As such, capital budgeting decisions have a major effect on the value of the firm and its shareholder wealth. This book deals with capital budgeting decisions. This chapter defines the shareholder wealth maximization goal, defines and distinguishes three types of investment project on the basis of how they influence the investment decision process, discusses the capital budgeting process and identifies one of the most crucial and complex stages in the process, namely, the financial appraisal of proposed investment projects. This is also known as economic or financial analysis of the project or simply as ‘project analysis’. This financial analysis is the focus of this book. Actual project analysis in the real world involves voluminous, tedious, complex and repetitive calculations and relies heavily on computer spreadsheet packages to handle these evaluations. Throughout this book, Excel spreadsheets are used to facilitate and supplement various calculation examples cited. These calculations are provided in workbooks on the Cambridge University Press website. Those workbooks are identified at the relevant places in the text. Study objectives After studying this chapter the reader should be able to: r r r

define the capital budgeting decision within the broader perspective of financial management describe how the net present value contributes to increasing shareholder wealth classify investment projects on the basis of how they influence the investment decision process

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An overview r r r r

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sketch out a broad overview of the capital budgeting process identify the financial appraisal of projects as one of the critically important and complex stages in the capital budgeting process appreciate the importance of using computer spreadsheet packages such as Excel for capital budgeting computations gain a broad overview of how the material in this book is organized.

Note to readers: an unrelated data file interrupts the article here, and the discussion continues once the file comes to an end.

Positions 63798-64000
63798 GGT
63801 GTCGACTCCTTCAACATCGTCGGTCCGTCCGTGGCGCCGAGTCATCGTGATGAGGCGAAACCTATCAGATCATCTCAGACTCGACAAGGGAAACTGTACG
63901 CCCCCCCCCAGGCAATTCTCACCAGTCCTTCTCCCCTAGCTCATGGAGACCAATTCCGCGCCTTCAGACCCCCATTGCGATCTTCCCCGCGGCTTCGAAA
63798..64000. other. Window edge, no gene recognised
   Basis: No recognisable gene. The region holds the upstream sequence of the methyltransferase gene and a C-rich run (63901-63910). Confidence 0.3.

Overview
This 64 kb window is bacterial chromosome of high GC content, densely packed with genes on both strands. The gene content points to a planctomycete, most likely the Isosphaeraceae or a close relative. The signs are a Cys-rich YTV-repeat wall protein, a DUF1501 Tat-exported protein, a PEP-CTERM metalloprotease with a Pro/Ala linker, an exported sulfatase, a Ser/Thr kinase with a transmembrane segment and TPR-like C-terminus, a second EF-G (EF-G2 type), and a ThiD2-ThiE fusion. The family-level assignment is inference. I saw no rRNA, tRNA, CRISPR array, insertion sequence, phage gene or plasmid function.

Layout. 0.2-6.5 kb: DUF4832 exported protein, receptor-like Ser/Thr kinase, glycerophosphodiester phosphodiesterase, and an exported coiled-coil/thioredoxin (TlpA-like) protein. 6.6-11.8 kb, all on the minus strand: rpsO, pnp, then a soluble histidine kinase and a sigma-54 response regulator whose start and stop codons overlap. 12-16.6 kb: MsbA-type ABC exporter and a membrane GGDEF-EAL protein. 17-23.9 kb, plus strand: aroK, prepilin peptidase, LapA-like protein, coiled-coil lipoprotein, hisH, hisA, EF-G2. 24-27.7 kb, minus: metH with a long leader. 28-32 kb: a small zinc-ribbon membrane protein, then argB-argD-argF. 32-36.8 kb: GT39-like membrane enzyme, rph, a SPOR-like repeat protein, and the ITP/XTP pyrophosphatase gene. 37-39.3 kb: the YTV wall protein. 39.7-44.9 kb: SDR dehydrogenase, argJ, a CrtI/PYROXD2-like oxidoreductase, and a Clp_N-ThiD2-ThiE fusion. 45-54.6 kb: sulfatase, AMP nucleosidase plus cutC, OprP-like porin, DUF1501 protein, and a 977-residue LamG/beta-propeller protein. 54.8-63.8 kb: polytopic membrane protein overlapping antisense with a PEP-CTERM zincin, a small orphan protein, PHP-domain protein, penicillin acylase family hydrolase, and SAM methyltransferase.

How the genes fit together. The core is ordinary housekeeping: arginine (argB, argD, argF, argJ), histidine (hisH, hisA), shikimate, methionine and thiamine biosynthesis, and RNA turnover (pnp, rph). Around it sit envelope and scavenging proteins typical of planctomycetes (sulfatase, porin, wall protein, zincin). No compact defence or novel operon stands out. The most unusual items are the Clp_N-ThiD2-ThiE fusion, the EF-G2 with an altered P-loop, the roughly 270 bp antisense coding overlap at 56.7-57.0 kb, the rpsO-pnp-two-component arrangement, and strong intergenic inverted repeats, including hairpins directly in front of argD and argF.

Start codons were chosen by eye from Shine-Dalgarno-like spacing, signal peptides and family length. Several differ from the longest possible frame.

Shareholder wealth maximization and net present value The efficiency of financial management is judged by the success in achieving the firm’s goal. The shareholder wealth maximization goal states that management should endeavour to maximize the net present (or current) value of the expected future cash flows to the shareholders of the firm. Net present value refers to the discounted sum of the expected net cash flows. Some of the cash flows, such as capital outlays, are cash outflows, while some, such as cash proceeds from sales, are cash inflows. Net cash flows are obtained by subtracting a given period’s cash outflows from that period’s cash inflows. The discount rate takes into account the timing and risk of the future cash flows that are available from an investment. The longer it takes to receive a cash flow, the lower the value investors place on that cash flow now. The greater the risk associated with receiving a future cash flow, the lower the value investors place on that cash flow. The shareholder wealth maximization goal, thus, reflects the magnitude, timing and risk associated with the cash flows expected to be received in the future by shareholders. In terms of the firm’s objective, shareholder wealth maximization has been emphasized because this book has a corporate focus. For a simplified case where there is only one capital outlay which occurs at the beginning of the first year of the project, the net present value (NPV) is calculated by subtracting this capital outlay from the present value of the annual net operating cash flows (and the net terminal cash flows). If the capital outlay occurs only at the beginning of the first year of the project then it is already a present value and it is not necessary to discount it any further. The formula for the NPV in such a simplified situation is: NPV =